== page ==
Let’s go back to the stylist selection example. Some people from the fashion industry may not have a lot of work experience to show, and they may not look like fashionistas themselves, but they may be invested in the industry in other ways. They may run a huge fashion chain, for example. Such people may have enough skin in the game even without proof of work, so it’s understandable if you think it’s okay to trust their advice. That’s how PoS works, too.
With PoS, unlike PoW, the user’s computing power does not determine who gets to seal the fate of the next block. Their ETH holdings do. Anyone who has staked a minimum of 32 ETH on the Beacon Chain gains the right to verify transaction blocks. This eliminates the energy-intensive mining process. Ethereum adoption of PoS brings its energy consumption down by 99.95%.
Learn more about staking here.
So, what’s the Merge, again?
On 15 September 2022, Ethereum switched from PoW to PoS through an upgrade called the Merge.
The Merge isn’t Ethereum’s first upgrade. The network has had many upgrades over the years. The last of them brought in the Beacon Chain, which implemented PoS on Ethereum and made the Merge possible.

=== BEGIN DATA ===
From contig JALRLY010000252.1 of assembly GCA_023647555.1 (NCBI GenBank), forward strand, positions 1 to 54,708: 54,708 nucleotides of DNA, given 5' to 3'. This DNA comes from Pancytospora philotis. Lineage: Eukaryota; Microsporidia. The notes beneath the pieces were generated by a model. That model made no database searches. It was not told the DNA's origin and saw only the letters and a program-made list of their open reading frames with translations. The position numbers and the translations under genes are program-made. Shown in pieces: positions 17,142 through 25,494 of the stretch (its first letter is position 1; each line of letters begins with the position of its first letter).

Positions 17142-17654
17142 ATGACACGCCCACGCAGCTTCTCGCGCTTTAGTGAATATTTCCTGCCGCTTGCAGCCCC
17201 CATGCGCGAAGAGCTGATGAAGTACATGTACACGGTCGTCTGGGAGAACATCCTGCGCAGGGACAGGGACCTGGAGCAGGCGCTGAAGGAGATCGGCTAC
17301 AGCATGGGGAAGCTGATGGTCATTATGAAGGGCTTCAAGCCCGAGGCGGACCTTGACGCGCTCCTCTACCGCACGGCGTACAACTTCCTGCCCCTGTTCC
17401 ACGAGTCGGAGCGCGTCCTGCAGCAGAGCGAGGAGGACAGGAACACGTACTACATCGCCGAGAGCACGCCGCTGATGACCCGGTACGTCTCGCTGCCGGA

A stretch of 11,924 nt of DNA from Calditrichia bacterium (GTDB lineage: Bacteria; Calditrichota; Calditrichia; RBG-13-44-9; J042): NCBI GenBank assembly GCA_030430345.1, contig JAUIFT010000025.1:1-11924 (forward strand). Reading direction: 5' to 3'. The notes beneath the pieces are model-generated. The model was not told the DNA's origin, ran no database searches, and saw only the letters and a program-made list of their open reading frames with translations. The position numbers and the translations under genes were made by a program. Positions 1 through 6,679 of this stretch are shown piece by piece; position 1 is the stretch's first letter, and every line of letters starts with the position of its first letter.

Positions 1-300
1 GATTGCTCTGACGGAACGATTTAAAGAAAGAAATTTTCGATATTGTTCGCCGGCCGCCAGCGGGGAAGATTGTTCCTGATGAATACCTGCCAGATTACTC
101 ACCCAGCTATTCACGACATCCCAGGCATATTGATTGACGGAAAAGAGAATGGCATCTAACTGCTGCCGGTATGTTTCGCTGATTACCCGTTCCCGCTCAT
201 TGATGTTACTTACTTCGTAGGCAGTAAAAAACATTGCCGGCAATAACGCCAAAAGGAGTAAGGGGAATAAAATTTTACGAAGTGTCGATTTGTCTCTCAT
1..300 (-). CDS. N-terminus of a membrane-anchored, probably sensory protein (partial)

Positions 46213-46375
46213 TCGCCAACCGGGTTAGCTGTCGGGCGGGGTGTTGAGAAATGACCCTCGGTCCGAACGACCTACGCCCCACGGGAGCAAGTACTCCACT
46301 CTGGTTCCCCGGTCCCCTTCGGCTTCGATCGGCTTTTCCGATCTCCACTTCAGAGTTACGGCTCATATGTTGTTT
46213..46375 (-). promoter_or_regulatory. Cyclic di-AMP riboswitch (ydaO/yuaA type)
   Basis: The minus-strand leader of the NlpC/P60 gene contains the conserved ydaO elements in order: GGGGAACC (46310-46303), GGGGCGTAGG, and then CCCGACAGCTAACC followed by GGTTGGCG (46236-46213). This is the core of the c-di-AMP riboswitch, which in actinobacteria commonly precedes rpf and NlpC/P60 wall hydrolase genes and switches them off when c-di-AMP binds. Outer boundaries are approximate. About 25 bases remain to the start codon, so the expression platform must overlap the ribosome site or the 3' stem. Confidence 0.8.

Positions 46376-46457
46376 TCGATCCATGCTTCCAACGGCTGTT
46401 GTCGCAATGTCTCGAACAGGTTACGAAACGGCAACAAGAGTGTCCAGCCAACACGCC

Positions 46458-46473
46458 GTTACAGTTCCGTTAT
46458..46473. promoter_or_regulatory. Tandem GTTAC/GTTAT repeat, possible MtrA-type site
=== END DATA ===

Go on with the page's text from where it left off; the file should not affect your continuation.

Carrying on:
But what does the transition to PoS do for Ethereum? Well, for now, it does not involve any expansion of network capacity. But it is a huge step toward Ethereum turning eco-friendly.
The Merge is the first among many other steps to follow, like the Surge, Verge, Purge, and Splurge.
Read this to clear out any Merge-related doubts you may have.
What does the Merge mean for investors?
Now that the Merge has occurred, you are probably wondering what your next investment move should be. Will ETH prices shoot up or plummet after this event? Should you buy or sell? We aren’t going to tell you what to do on this blog, but we do know that ETH is expected to see some volatility now. So, here are some resources to help you think your decisions through:
- Ethereum upgrades and corresponding price actions: Everything investors need to know
- How the Merge will affect ETH token supply
- Why the Ethereum Merge could start a bull run for ETH and the broader market
We’ll keep updating this list for you, but in the meantime, stay safe and keep that research going.